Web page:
The time has come to scale up Peasant Agroecology: La Via Campesina at the II International Agroecology Symposium of FAO

Peasants and other small-scale producers of food are central to bringing agroecology to scale, FAO Director-General José Graziano da Silva stressed in his closing remarks to the II International Agroecology Symposium at FAO held from 3 to 5 of April of 2018 in Rome.

“It’s time to scale up the implementation of agroecology,” Graziano da Silva said. “We have succeeded in moving from talking about what is agroecology, to now having specific targets to be achieved in the next few years, with strong support from civil society and those governments who have worked hard to make this symposium a success,” he added.

“When we speak of agroecology, we are not speaking of strictly technical matters. I would like to stress on the social aspect as well. So when we say that we are going to strengthen the role of agroecology in FAO’s work, we are saying that we are going to strengthen the role of family and small-scale farmers, fisher folk, pastoralists, women and youth,” he said. These comments marked a significant step forward by FAO, notable in the change of the tenor of the words of the DG from a meeting with civil society before the official inauguration, to his statement at the end.

The Symposium brought together more than 700 participants with representatives from 72 governments, around 350 civil society and other non-governmental groups, and 6 UN organizations. 15 delegates from La Via Campesina in Africa, Asia, the Americas, Europe and the Middle East/North Africa participated.

In the summary document read out on the last day, the Symposium Chair Braulio Ferreira de Souza Dias stressed, “Agroecology offers multiple benefits, including for increasing food security and resilience, boosting livelihoods and local economies, diversifying food production and diets, promoting health and nutrition, safeguarding natural resources, biodiversity and ecosystem functions, improving soil fertility and soil health, adapting to and mitigating climate change, and preserving local cultures and traditional knowledge systems”. The official document goes further, calling for “transformative change towards sustainable agriculture and food systems based on agroecology,” change “that respects, protects and fulfills farmers’ rights and access to productive resources such as land, water and seeds.” FAO used the Symposium to launch a ten-year Initiative on Scaling Up Agroecology, though the contents and governance of the initiative remain vague, and our organizations must closely accompany this initiative to assure that in benefits peasants rather than just support the “greenwashing” of the private sector.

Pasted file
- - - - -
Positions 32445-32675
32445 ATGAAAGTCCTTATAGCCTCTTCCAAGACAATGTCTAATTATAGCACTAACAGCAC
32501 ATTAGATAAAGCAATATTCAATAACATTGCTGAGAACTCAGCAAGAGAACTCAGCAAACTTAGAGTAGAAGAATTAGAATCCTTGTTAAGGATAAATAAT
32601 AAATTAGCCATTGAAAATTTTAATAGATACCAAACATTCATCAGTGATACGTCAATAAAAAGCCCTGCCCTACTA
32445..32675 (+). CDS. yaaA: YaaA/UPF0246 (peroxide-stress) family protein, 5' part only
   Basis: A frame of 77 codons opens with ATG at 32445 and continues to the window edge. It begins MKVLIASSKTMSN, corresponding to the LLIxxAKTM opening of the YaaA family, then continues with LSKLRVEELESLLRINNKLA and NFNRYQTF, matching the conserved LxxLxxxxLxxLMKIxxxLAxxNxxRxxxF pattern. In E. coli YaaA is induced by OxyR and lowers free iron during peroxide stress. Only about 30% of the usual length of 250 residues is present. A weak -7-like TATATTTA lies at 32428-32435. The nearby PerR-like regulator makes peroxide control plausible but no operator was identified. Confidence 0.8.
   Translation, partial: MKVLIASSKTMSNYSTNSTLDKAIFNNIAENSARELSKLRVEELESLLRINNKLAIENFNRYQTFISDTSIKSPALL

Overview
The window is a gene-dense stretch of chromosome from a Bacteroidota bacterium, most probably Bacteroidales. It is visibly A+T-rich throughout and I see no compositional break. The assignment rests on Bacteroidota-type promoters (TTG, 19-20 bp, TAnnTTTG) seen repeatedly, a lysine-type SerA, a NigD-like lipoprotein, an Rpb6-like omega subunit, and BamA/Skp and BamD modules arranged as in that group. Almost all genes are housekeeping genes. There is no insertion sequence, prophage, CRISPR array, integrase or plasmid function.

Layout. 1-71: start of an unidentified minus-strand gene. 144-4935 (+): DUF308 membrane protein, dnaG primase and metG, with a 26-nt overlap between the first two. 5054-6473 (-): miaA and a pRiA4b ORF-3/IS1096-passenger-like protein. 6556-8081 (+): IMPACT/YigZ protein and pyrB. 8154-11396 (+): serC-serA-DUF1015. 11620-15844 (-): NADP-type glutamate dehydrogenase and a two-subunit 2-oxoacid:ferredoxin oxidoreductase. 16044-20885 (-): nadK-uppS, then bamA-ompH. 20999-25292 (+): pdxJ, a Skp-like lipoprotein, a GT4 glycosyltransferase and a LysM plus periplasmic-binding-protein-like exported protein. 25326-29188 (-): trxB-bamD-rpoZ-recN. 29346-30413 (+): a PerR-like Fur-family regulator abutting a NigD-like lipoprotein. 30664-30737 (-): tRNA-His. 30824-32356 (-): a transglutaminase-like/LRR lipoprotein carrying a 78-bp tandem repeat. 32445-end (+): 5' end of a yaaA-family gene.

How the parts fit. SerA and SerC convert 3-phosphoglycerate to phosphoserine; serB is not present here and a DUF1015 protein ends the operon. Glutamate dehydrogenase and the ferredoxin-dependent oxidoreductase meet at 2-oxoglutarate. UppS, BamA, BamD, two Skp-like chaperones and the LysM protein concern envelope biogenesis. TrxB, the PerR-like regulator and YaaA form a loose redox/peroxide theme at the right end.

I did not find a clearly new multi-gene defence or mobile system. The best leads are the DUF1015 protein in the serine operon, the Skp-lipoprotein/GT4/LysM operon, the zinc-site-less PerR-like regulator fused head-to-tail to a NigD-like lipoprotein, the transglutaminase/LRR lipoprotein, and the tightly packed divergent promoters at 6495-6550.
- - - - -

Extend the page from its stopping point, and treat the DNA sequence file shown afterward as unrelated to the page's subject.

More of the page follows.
Nevertheless, the conclusions of the Symposium strongly echo the civil society declaration also read in the closing session, collectively written by the delegations of La Via Campesina (LVC), the International Planning Committee for Food Sovereignty (IPC), and other organizations of civil society. The positive conclusions are a testament to the work of these civil society delegations, who took on the central messages proposed by LVC and IPC, and used every opportunity to hammer them home, whether in plenary speeches, panels or interventions from the floor. A central message was against attempts by agribusiness to co-opt agroecology and “greenwash” otherwise destructive practices and relations of power, and, that “without our Peoples, there is no agroecology.”

In her plenary address, Rilma Román of ANAP (LVC-Cuba) told the story of how one half of the peasants in Cuba have become agroecological, a success story of scaling up, from which she concluded that “there can be no scaling up of agroecology without social organizations in our territories.” In one of the panels, Ibrahima Coulibaly of CNOP (LVC-Mali) denounced rampant corporate land grabbing, saying that “unless peasants have access to land, we cannot speak of agroecology.” He also roundly criticized government corruption, noting that there are “many policies that sound great on paper, but which never reach the ground.”

In another panel, Ashlesha Khadse of KRRS (LVC-India) explained how LVC peasant agroecology schools, like Amrita Bhoomi in Karnataka, India, prepare peasant youth to facilitate collective processes to scale agroecology in peasant territories, and that beyond technical training, they also receive political formation for the fight to defend communities and territories from land grabbing. Peter Rosset, technical support staff of LVC International and professor at ECOSUR in Mexico, summarized the results of LVC self-study processes, as well as of the Research Group on Massifying (scaling-up) Agroecology at ECOSUR, both of which identify peasant protagonism, social organization in peasant territories, and horizontal methodologies like campesino a campesino (peasant to peasant) as keys to successful cases of scaling up peasant agroecology.

In the final document from the Symposium, it was clear that these as well as the many interventions from the floor by LVC and other civil society delegates, and by allied academics like SOCLA from Latin America, for example concerning the central role of women peasants in agroecology, made their mark. The challenge now will be to use the results of the Symposium to fight for public policies to support peasant agroecology rather than corporate greenwashing, in each of our countries.